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  1. Richard D. Wyckoff
  2. Lyman M. Lowry
  3. The Wyckoff and Lowry Methodologies: A More In-Depth Look
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The Wyckoff and Lowry Methodologies: A More In-Depth Look

Richard D. Wyckoff, in his studies, set out to dispel the common belief that the stock market is a complex machine. This perception of complexity largely evolves from fundamental analysis, which requires the deciphering of dense and often verbose earnings and annual reports, among other things, in order to assess the probable fair value of a company. In contrast, technical analysis, the Wyckoff and Lowry Methods in particular, uses readily available data of a stock's own price action and volume to form logical assessments of market conditions.

The Wyckoff Method

The foundation of the Wyckoff Method of stock market analysis consists of three basic principles: The Law of Supply and Demand, The Law of Cause and Effect, and The Law of Effort vs. Result. It is a common misconception that because for every buyer in the market there is a seller, the Law of Supply and Demand does not apply to equities. To the contrary, the buyer and seller involved in every trade have different objectives, thereby causing Supply/Demand imbalances. For example, if an investor is holding shares of stock and wants to sell them, and is willing to accept a price lower than a previous seller of the stock in question, the price will fall. Simply stated, when Supply is greater than Demand, prices will fall, and when Demand is greater than Supply, prices will rise. The Supply/Demand relationship can be monitored by watching price and volume using a simple bar chart.

The Law of Cause and Effect deals with determining the degree or "effect" of an upcoming price move based on prior price action termed the "cause." For an effort to manifest itself in the form of a change in price, there must first be a cause. The Law of Cause and Effect moves hand-in-hand with the Law of Supply and Demand, with Demand representing a period of accumulation within a trading range and Supply representing a period of distribution over a similar period of consolidation. The effect realized by a cause, or period of accumulation or distribution, will be in direct proportion to that cause. Point and figure chart counts are used in the Wyckoff Analysis to measure a cause and project the likely extent of the subsequent effect.5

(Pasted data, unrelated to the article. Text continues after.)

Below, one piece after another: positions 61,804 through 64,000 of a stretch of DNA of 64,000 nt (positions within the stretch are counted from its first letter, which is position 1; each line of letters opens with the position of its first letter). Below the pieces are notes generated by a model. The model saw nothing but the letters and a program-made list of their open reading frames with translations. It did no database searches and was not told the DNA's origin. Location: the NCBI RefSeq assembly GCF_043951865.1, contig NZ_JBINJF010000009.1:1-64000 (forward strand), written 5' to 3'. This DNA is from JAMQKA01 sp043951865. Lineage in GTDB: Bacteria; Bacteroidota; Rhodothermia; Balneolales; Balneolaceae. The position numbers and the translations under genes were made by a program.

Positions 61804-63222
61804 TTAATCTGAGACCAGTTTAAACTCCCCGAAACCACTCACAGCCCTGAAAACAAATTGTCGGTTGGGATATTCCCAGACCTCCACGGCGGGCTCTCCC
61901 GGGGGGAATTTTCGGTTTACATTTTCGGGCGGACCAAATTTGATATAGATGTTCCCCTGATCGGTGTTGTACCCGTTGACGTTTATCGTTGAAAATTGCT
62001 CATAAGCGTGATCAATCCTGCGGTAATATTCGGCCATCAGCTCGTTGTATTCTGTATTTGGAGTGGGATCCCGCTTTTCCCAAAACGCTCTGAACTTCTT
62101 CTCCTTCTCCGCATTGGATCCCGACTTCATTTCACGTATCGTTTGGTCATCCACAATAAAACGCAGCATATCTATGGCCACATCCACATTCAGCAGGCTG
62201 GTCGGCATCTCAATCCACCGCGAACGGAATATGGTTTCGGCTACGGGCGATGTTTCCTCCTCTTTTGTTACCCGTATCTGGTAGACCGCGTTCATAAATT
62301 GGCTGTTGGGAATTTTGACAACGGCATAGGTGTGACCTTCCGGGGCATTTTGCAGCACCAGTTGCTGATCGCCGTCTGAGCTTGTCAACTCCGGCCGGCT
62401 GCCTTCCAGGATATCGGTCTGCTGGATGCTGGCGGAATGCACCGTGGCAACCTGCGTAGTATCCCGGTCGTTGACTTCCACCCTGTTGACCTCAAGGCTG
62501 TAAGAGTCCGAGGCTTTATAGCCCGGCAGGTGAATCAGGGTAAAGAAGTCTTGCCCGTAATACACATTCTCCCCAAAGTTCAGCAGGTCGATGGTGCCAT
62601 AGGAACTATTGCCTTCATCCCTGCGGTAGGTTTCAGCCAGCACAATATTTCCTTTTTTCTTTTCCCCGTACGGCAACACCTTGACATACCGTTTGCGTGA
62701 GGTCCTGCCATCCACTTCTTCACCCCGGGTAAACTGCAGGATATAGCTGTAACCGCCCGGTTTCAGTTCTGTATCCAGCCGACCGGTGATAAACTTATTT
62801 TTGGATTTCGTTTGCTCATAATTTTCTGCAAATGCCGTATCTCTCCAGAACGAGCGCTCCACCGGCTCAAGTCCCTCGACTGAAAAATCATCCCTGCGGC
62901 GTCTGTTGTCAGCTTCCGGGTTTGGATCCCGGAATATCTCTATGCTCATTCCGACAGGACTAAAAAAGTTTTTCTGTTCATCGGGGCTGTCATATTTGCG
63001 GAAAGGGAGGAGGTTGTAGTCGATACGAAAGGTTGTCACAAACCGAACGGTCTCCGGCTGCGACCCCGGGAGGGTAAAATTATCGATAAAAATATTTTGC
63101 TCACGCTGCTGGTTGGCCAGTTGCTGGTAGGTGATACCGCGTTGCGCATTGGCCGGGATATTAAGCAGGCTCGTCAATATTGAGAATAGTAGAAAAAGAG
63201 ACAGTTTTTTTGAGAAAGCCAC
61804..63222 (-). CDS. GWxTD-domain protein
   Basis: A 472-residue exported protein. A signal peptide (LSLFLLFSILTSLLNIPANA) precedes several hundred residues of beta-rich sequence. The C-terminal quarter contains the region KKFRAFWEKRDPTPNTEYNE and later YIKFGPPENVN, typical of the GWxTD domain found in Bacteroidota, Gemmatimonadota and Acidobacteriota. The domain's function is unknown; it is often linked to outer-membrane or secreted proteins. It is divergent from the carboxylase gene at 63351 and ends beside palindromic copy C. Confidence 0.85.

The Law of Effort vs. Result brings volume into the analysis process. Although price is often thought to be the key component in technical analysis, the volume behind price action is just as, if not more, important than the price action itself. Divergences between price action and volume often signal trouble. Specifically, when the amount of effort (volume) and extent of the result (price action) are not in sync, positions should be protected against a potential reversal of trend.6

Using a combination of these three basic principles, various stages of the formation of major market tops and major market bottoms can be identified, with the objective to allow the investor to enter the market in early stages of an important move higher or exit the market and perhaps enter the short side in the early stages of a major market decline. By capturing the "meat" of major market trend and exploiting the direction of that trend, investors can reap superior returns in their investment portfolios.

The Lowry Analysis